Published 12:01 AM EDT Sep 17, 2019
For General Motors, the longer its workers are out on strike, the bigger a hit it stands to take to its bottom line.
While GM has enough completed cars on hand to keep up sales, and isn’t paying employees who’ve walked off the job, not operating in the U.S. for a week could cost the company roughly $450 million – or more than $60 million a day, says Kristin Dziczek, vice president of industry, labor and economics at the Center for Automotive Research in Ann Arbor, Michigan.
A precise breakdown is difficult to calculate, experts say, but the costs go beyond just production losses. The power has to be kept on even in idle plants, and GM will need to continue paying businesses that provide it with parts, even if no cars are rolling off the assembly line.
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Still pay your bills
“It’s keeping the utilities on,” Dziczek says. “They’re paying their suppliers … (and) if you’re not using the plant and the equipment, it’s not making you any money.”
Analysts with Credit Suisse said in an investors note that while “the impact could potentially be nominal if the strike is resolved quickly,” GM could suffer $50 million a day just in lost production because of the strike
However, the company could save some cash because plants are not operating, and “GM could potentially offset lost production once the strike ends,” wrote the analysts, Dan Levy and Robert Moon.
While inventory is currently strong, car shoppers could eventually take their business elsewhere if they can’t get the vehicle model or color they prefer, says Harley Shaiken, a professor at U.C. Berkeley who specializes in the study of labor.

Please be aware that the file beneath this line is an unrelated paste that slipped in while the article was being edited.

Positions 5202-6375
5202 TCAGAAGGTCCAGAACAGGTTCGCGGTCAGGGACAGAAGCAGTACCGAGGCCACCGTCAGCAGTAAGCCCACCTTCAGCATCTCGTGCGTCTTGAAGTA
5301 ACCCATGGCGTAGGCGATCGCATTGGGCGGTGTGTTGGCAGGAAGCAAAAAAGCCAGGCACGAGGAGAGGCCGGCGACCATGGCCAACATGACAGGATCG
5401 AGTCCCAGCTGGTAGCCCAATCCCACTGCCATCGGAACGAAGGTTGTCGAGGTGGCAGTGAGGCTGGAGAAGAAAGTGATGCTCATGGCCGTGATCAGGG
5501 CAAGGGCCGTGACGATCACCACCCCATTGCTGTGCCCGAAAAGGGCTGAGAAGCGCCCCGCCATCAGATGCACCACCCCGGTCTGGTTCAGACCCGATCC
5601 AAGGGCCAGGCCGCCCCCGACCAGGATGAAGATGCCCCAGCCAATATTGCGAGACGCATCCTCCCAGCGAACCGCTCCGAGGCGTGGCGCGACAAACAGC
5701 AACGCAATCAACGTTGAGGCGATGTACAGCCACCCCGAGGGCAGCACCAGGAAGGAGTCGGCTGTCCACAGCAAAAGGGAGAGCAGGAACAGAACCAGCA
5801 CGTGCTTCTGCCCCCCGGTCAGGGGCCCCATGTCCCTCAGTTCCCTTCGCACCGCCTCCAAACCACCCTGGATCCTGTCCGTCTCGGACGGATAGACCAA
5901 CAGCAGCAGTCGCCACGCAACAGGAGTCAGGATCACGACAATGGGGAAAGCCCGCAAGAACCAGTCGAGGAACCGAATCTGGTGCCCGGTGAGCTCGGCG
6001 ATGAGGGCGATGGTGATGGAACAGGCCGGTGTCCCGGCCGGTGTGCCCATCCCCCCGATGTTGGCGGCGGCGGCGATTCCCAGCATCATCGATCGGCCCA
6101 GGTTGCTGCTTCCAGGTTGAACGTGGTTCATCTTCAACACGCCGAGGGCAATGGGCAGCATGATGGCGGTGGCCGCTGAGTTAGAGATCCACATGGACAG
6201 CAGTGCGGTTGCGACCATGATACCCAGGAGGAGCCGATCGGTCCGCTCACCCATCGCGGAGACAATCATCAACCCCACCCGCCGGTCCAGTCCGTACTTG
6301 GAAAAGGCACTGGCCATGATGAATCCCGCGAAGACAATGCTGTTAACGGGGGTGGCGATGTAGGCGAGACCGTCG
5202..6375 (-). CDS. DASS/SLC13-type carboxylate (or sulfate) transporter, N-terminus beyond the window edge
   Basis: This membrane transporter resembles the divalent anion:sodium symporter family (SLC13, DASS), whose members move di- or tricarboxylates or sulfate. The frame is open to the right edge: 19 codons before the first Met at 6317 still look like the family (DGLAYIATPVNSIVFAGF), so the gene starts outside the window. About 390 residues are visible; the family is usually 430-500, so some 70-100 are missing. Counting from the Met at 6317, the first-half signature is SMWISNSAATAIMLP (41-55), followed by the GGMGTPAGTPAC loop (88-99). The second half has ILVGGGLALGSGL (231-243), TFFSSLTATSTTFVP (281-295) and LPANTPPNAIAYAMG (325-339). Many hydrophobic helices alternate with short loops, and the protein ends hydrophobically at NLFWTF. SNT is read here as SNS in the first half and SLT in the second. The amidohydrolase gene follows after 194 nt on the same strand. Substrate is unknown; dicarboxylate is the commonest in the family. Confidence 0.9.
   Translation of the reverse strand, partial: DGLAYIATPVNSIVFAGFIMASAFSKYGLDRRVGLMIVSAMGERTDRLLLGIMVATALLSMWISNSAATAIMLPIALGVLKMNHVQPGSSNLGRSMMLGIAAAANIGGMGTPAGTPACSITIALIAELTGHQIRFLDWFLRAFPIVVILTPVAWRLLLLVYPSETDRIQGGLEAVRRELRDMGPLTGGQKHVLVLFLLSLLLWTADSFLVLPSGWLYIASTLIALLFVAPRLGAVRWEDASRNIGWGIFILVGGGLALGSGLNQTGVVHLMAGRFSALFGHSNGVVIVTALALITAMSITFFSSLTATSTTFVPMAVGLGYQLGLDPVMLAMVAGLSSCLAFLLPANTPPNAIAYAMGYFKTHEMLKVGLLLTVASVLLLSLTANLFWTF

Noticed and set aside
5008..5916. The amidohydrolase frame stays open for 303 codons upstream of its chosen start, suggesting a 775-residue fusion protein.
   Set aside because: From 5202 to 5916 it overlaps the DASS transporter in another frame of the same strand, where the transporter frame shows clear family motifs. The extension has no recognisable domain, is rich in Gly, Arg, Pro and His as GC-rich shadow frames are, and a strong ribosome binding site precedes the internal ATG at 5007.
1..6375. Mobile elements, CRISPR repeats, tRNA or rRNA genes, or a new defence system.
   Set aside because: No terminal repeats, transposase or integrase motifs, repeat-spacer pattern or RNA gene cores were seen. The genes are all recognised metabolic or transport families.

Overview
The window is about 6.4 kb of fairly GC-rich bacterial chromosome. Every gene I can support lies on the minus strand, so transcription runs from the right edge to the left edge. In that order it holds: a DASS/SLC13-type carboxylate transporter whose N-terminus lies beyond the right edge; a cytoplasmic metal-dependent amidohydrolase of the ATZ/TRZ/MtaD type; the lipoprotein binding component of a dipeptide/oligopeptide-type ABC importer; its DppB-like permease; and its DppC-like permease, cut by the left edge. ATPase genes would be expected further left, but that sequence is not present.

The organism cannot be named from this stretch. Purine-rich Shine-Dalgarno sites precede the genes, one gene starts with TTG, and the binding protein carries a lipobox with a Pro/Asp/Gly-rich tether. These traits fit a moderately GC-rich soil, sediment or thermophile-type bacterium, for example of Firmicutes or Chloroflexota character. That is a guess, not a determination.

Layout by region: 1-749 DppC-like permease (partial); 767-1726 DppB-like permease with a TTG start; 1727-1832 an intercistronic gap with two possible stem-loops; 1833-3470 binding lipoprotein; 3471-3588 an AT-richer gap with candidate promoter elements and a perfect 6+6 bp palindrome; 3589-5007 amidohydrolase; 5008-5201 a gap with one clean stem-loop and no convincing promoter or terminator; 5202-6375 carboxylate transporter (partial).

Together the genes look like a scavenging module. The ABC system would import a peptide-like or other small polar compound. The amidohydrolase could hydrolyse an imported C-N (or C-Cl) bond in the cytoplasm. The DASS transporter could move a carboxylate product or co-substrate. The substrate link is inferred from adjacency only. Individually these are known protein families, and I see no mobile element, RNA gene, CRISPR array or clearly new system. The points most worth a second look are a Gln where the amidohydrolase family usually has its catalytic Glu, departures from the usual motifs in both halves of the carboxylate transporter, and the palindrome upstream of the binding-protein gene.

Customers walk away
“If you can’t find the Chevy Silverado pickup in the color and options you want, you may not want to wait,” says Shaiken. “You may go to Toyota… The hot-selling, high-profit models, that’s where (GM) wants to have the inventory.”
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GM reported a financial uptick last year, with net revenue of $147 billion, and $8.1 billion in income.
Figuring out the exact financial toll a strike can take on GM is complicated, says Erik Gordon, a professor at the University of Michigan’s Ross School of Business who closely follows the auto industry.
“They’re all wild estimates,” he said of the varying figures. “You’d have to estimate how many sales they would have made. You have to estimate whether sales are merely deferred. … Those numbers are very broad guesses.”
Will it be a draw?
But if the strike goes on, there are a couple of certainties, Gordon says.
“It will have a big impact on GM’s finances and it will also have a big impact on the strikers’ finances,” he says. “Both sides are going to suffer. Think of two boxers punching each other..You can’t knock labor out because you need to have your cars assembled. You don’t want GM to go broke. At the end, you declare sort of a draw. And everybody has a broken nose.”